Unless you're adverse to the music of Louisiana, then you're well aware of its history, versatile genres and multitude of sounds created here and loved and shared all over the world.

That said, check out the Rolling Stone's playlist "Born on the Bayou: Exploring Louisiana in 18 Songs." Also known as the Rapturous music of the 18th state, the list includes folks from the south and southwest portions of the state you should know by now, including Doug and Rusty Kershaw, Lucinda Williams and Clifton Chenier.

The playlist can be found here.

And here's how the Rolling Stone website puts it:

The Lousiana Purchase of 1803 brought nearly a million acres of new land to the United States of America, spreading as far afield as Montana. Working out to about three cents an acre, the purchase continues to pay outrageous dividends, not least in the form of the rich and diverse cultural heritage of the state of Louisiana, which became the 18th state of the Union in 1812. The birthplace of jazz, the state has also given us Cajun and zydeco music and its own brands of blues, country, funk and hip hop, and the place can even make a strong case as the original home of rock & roll. Here are 18 songs that have helped define the  Rapturous music of the 18th state.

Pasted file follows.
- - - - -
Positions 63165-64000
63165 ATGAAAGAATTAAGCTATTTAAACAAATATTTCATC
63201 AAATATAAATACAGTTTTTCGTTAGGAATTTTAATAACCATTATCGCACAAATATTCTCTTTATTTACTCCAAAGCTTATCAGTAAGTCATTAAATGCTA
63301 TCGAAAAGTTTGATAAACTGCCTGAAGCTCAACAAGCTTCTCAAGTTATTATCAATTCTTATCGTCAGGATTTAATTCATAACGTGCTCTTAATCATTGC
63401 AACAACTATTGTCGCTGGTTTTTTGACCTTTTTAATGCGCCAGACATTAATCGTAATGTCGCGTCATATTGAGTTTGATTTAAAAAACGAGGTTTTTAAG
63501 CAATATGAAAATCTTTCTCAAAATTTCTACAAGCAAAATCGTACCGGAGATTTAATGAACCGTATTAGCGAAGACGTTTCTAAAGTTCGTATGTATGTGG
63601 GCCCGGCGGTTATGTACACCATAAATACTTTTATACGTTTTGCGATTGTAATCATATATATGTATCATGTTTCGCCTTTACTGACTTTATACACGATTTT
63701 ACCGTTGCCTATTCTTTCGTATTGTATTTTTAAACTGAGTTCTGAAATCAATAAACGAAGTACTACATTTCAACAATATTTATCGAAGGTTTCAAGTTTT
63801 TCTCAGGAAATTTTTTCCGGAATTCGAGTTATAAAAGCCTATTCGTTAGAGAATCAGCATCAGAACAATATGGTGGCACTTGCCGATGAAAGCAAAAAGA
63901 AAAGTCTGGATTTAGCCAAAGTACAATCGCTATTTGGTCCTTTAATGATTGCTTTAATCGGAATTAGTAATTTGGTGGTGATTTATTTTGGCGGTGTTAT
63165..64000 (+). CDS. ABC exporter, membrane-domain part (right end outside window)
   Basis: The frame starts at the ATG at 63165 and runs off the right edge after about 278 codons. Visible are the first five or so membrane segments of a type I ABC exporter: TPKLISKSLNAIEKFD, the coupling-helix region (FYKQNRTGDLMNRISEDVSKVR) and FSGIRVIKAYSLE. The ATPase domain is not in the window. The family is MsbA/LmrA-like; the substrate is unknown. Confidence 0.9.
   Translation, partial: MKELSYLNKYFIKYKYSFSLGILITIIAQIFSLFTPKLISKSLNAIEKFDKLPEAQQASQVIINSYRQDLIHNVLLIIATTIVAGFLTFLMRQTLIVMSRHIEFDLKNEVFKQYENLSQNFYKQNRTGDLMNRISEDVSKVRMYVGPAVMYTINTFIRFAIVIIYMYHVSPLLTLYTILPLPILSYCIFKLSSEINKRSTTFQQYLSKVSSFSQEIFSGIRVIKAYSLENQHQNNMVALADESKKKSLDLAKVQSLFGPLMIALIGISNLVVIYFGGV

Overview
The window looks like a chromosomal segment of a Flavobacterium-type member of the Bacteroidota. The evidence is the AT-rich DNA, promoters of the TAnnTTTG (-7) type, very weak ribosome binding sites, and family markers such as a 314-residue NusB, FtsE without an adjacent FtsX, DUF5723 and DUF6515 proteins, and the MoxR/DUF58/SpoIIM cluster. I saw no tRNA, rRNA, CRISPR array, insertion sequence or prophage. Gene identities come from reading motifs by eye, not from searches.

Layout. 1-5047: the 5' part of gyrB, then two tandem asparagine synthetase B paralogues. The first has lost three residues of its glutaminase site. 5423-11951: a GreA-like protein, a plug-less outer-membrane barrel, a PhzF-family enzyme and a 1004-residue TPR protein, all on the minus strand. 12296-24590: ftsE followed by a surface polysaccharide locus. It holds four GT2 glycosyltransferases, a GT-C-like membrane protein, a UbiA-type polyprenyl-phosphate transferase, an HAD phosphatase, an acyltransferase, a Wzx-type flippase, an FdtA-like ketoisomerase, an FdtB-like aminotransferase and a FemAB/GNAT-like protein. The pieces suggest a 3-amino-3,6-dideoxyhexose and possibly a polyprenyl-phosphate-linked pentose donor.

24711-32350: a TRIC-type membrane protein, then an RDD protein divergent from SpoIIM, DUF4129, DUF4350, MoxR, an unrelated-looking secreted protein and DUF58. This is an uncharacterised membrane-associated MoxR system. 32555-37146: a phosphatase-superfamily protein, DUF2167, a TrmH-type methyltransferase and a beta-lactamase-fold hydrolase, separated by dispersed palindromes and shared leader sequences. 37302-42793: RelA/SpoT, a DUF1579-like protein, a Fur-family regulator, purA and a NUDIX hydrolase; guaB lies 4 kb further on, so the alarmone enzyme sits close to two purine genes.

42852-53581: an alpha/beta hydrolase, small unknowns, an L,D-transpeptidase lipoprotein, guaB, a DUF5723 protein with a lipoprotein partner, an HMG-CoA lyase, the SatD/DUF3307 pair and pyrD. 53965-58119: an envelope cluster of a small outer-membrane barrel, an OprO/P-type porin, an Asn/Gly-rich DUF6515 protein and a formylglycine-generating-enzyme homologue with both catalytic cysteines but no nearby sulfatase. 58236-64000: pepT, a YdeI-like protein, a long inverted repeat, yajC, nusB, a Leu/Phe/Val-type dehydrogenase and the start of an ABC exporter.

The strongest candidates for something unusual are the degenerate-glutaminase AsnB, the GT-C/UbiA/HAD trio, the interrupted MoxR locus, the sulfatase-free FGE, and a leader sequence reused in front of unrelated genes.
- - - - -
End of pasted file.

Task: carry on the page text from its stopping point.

And here's the music mag's skinny on the aforementioned locals and their songs:

"Diggy Liggy Lo," Doug and Rusty Kershaw
The brothers' biggest hit, "Louisiana Man," was broadcast from the Apollo 12 moon mission. Their second-biggest, "Diggy Liggy Lo," was a direct product of the family's upbringing on a houseboat in Cajun country: the couple in the song "fell in love at the fais do-do."

"Buttercup," Lucinda Williams**
Once named "America's Best Songwriter" by Time magazine, Lake Charles' Lucinda Williams is the daughter of the poet Miller Williams. The world-wise "Buttercup" kicked off her most recent album, 2011's Blessed.

"Bon Ton Roulet," Clifton Chenier
The "King of Zydeco," who died in 1987, played the accordion, but he was also credited with designing the frottoir, the percussive washboard worn over the shoulders. Crossing Cajun dance music with R&B, Chenier effectively invented zydeco itself, much as James Brown "invented" funk. "Bon Ton Roulet" is Chenier's 1967 version of the original song by Clarence Garlow, with whom he toured as the "Two Crazy Frenchmen."



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